Home Dinosaur Episode 446: Dinosaur-era Oceans and Darren Naish from Prehistoric Planet 2

Episode 446: Dinosaur-era Oceans and Darren Naish from Prehistoric Planet 2

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Episode 446: Dinosaur-era Oceans and Darren Naish from Prehistoric Planet 2

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Episode 446: Dinosaur-era Oceans and Darren Naish from Prehistoric Planet 2. Darren answers our biggest questions like why Dreadnoughtus had inflatable sacs on its neck (but not Alamosaurus) and why Masiakasaurus didn’t have teeth pointed out of its mouth.

Interview:

Darren Naish, a paleontologist, author, science communicator, and founder of Tetrapod Zoology. He’s also the scientific consultant and advisor for Prehistoric Planet and Prehistoric Planet 2.

Sponsors:

Paleo Pins: Diversity Expansion

The dinosaur of the day: Baptornis

  • Related to Hesperornis, and like Hesperornis, lived in the Western Interior Seaway
  • Hesperornithiform that lived in the Late Cretaceous in what is now Kansas (at the time was mostly Western Interior Seaway), in the Niobrara Formation
  • Also has been found in what is now Sweden, where the Turgai Strait joined the North Sea
  • Looked kind of like a penguin, but with a longer neck and teeth
  • About the size of a loon. Loons are about 28 to 32 in (71 to 81 cm) long and weigh about 9 to 12 lb (4 to 5.5 kg)
  • Good at diving and swimming
  • Probably a great swimmer, and not great at moving on land
  • Lower legs were close to its body and the feet stretched out sideways, so would have toppled over if moving upright
  • Based on how its lower legs were, would have pointed toes forward and waddled or took small hops to move around on land
  • Ate fish. One specimen found with coprolites, about .4 in (1 cm) in diameter, and have remains of a fish
  • Probably hunted smaller, more mobile prey compared to its relatives that were larger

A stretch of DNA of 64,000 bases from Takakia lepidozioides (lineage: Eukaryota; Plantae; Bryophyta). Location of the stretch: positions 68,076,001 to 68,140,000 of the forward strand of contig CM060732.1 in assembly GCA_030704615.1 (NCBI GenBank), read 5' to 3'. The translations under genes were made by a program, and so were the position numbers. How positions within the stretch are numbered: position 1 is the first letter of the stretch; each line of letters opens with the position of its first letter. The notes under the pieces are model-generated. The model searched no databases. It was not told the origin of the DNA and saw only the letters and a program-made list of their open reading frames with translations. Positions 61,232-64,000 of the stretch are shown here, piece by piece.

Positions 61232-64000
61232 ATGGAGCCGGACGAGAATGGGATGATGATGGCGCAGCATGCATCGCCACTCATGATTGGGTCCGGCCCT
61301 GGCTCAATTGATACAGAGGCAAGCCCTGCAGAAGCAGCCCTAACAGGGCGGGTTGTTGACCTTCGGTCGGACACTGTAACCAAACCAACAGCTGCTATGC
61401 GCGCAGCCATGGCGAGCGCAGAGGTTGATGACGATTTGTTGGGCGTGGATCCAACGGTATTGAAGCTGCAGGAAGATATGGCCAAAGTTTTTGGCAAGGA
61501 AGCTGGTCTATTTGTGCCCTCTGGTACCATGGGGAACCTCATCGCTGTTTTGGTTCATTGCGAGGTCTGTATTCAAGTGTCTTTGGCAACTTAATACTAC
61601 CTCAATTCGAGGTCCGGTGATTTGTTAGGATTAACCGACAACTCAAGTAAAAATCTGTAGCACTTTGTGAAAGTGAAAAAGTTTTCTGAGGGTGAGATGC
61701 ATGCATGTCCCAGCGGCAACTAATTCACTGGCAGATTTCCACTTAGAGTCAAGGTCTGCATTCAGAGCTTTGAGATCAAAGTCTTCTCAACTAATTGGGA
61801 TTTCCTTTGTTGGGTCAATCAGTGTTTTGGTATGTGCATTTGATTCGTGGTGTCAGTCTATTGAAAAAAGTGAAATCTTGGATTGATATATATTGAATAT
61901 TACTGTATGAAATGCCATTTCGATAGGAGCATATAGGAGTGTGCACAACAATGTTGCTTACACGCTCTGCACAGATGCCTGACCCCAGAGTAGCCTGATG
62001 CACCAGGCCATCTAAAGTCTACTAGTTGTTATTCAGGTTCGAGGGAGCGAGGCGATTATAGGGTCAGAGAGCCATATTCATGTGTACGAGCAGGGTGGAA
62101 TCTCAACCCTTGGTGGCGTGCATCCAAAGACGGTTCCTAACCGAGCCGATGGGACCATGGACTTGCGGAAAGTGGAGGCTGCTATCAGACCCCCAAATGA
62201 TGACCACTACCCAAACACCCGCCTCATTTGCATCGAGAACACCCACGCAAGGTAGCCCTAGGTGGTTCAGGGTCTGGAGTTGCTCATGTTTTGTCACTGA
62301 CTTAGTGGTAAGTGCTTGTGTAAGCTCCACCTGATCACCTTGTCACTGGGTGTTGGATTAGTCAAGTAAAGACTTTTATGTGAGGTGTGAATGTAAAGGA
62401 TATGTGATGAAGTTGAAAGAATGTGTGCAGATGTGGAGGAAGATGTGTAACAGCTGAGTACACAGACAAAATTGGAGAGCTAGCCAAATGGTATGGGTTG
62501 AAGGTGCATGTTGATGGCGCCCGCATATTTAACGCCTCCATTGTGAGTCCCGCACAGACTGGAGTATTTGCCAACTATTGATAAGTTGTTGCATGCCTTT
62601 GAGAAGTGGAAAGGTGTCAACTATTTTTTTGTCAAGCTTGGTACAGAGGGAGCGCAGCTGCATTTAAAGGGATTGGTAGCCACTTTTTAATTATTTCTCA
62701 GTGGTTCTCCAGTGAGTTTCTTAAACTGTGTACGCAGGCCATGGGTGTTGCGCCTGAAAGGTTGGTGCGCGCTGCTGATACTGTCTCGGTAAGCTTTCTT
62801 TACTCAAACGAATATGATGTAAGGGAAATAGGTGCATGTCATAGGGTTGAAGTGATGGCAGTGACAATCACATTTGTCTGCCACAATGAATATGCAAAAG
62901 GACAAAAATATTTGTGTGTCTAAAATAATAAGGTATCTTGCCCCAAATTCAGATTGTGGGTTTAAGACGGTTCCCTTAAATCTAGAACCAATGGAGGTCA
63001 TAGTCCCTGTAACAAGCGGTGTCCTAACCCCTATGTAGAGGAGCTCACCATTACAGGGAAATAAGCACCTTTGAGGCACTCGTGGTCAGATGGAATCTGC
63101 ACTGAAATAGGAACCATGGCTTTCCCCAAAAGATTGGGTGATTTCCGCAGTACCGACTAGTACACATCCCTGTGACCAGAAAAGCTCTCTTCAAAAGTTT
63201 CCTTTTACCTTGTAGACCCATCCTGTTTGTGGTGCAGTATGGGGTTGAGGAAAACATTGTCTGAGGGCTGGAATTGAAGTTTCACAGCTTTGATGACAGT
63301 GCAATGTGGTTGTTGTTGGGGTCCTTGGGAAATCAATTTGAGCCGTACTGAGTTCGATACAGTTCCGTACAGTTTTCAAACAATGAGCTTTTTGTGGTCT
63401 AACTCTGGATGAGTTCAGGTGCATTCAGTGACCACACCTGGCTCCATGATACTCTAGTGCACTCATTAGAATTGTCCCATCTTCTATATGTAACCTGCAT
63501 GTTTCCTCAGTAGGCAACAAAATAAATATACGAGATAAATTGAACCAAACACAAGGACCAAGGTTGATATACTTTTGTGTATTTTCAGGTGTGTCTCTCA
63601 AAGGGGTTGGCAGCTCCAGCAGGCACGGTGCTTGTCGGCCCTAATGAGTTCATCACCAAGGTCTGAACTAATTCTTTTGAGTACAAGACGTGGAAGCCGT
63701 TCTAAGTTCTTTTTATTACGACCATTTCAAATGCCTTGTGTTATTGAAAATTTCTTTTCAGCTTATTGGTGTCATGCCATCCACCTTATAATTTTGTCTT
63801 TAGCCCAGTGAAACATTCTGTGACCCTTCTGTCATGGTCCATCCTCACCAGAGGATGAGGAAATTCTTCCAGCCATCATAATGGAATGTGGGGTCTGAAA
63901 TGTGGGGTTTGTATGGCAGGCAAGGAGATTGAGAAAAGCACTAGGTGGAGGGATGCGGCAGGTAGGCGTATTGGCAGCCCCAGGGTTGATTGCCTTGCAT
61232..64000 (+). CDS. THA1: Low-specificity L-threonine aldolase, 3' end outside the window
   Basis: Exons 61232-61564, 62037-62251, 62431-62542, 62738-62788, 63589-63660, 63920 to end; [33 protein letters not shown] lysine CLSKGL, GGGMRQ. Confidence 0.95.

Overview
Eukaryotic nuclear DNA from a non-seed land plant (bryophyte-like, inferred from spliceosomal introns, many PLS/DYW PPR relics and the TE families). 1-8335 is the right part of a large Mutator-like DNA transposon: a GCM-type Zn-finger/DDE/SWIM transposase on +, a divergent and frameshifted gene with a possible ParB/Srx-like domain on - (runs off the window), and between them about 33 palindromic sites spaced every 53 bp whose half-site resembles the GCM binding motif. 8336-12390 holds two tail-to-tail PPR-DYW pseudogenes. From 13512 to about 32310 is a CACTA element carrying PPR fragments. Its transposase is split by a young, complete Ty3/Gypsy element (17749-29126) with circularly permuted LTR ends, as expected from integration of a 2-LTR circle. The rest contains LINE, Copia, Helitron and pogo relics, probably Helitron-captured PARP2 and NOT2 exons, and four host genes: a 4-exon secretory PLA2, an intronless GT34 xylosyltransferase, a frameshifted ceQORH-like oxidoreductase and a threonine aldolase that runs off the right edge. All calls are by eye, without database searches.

• Held prey in its beak
  • Hesperornithiforms may have been able to hold and turn their prey as they swallowed it head first
  • Type species is Baptornis advenus
  • Genus name means “diving bird”
  • O.C. Marsh found the first fossils in the 1870s, and named Baptornis in 1877
  • Holotype includes parts of the foot, which probably belong to separate specimens. Now only one is the type specimen
  • In 1977, Larry Martin and Orville Bonner wrote about a fragmentary, immature Baptornis specimen (included vertebrae, pelvis, parts of the legs and feet, parts of the jaw)
  • Other specimens have since been found, many of them juveniles
  • Young specimen found was found in an area that may mean it either travelled a long distance from shore or it nested somewhere nearby (an island?)
  • Many Baptornis specimens are isolated bones
  • Only five specimens have been found that have more than a single bone/element, though in 2015 Alyssa Bell and Luis Chiappe said there may be more in museum collections
  • May have migrated, based on fossils being found as far south as Kansas and as far north as Canada
  • Lived in a subtropical to temperate climate
  • There was a second species of Baptornis: Baptornis varneri, named in 2007 by James Martin and Amanda Cordes-Person. But later was reclassified as Brodavis, another hesperornithiform that’s about twice the size of Baptornis
  • Fossils found in Sweden were thought to be “Cretaceous flamingo” Parascaniornis stensioi (lived in the Late Cretaceous). But later was found to be Baptornis. Found a vertebra, so not enough to compare and know if it’s a second species
  • Found there wasn’t enough to make Parascaniornis its own species, but still unclear if it’s a junior synonym of Baptornis

Fun Fact:

Dinosaurs like Spinosaurus, Hesperornis, and others that lived in and around water probably had webbed feet.

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